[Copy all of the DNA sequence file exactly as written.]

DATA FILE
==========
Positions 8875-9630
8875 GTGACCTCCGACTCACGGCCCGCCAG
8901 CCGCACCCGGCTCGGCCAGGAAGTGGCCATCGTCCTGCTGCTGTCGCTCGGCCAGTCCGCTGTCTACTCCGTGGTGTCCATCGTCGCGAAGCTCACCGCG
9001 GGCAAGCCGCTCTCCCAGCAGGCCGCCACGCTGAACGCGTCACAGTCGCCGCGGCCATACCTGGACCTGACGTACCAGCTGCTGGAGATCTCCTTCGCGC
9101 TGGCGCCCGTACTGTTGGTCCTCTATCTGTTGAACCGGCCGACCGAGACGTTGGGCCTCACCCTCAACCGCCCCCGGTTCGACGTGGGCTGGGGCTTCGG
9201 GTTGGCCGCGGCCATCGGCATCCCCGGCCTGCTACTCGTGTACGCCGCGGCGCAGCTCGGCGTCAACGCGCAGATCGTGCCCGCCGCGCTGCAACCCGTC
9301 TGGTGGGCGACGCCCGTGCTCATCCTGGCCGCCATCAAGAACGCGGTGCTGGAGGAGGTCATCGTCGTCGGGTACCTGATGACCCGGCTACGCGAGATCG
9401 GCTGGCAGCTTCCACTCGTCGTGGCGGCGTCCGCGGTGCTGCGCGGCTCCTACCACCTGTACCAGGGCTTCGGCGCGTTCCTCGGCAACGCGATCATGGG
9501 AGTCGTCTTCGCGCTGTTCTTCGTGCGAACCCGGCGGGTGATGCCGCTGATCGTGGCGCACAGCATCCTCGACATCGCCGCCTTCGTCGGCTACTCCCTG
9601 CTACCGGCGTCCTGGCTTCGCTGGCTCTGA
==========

Positions 8875-9630
8875 GTGACCTCCGACTCACGGCCCGCCAG
8901 CCGCACCCGGCTCGGCCAGGAAGTGGCCATCGTCCTGCTGCTGTCGCTCGGCCAGTCCGCTGTCTACTCCGTGGTGTCCATCGTCGCGAAGCTCACCGCG
9001 GGCAAGCCGCTCTCCCAGCAGGCCGCCACGCTGAACGCGTCACAGTCGCCGCGGCCATACCTGGACCTGACGTACCAGCTGCTGGAGATCTCCTTCGCGC
9101 TGGCGCCCGTACTGTTGGTCCTCTATCTGTTGAACCGGCCGACCGAGACGTTGGGCCTCACCCTCAACCGCCCCCGGTTCGACGTGGGCTGGGGCTTCGG
9201 GTTGGCCGCGGCCATCGGCATCCCCGGCCTGCTACTCGTGTACGCCGCGGCGCAGCTCGGCGTCAACGCGCAGATCGTGCCCGCCGCGCTGCAACCCGTC
9301 TGGTGGGCGACGCCCGTGCTCATCCTGGCCGCCATCAAGAACGCGGTGCTGGAGGAGGTCATCGTCGTCGGGTACCTGATGACCCGGCTACGCGAGATCG
9401 GCTGGCAGCTTCCACTCGTCGTGGCGGCGTCCGCGGTGCTGCGCGGCTCCTACCACCTGTACCAGGGCTTCGGCGCGTTCCTCGGCAACGCGATCATGGG
9501 AGTCGTCTTCGCGCTGTTCTTCGTGCGAACCCGGCGGGTGATGCCGCTGATCGTGGCGCACAGCATCCTCGACATCGCCGCCTTCGTCGGCTACTCCCTG
9601 CTACCGGCGTCCTGGCTTCGCTGGCTCTGA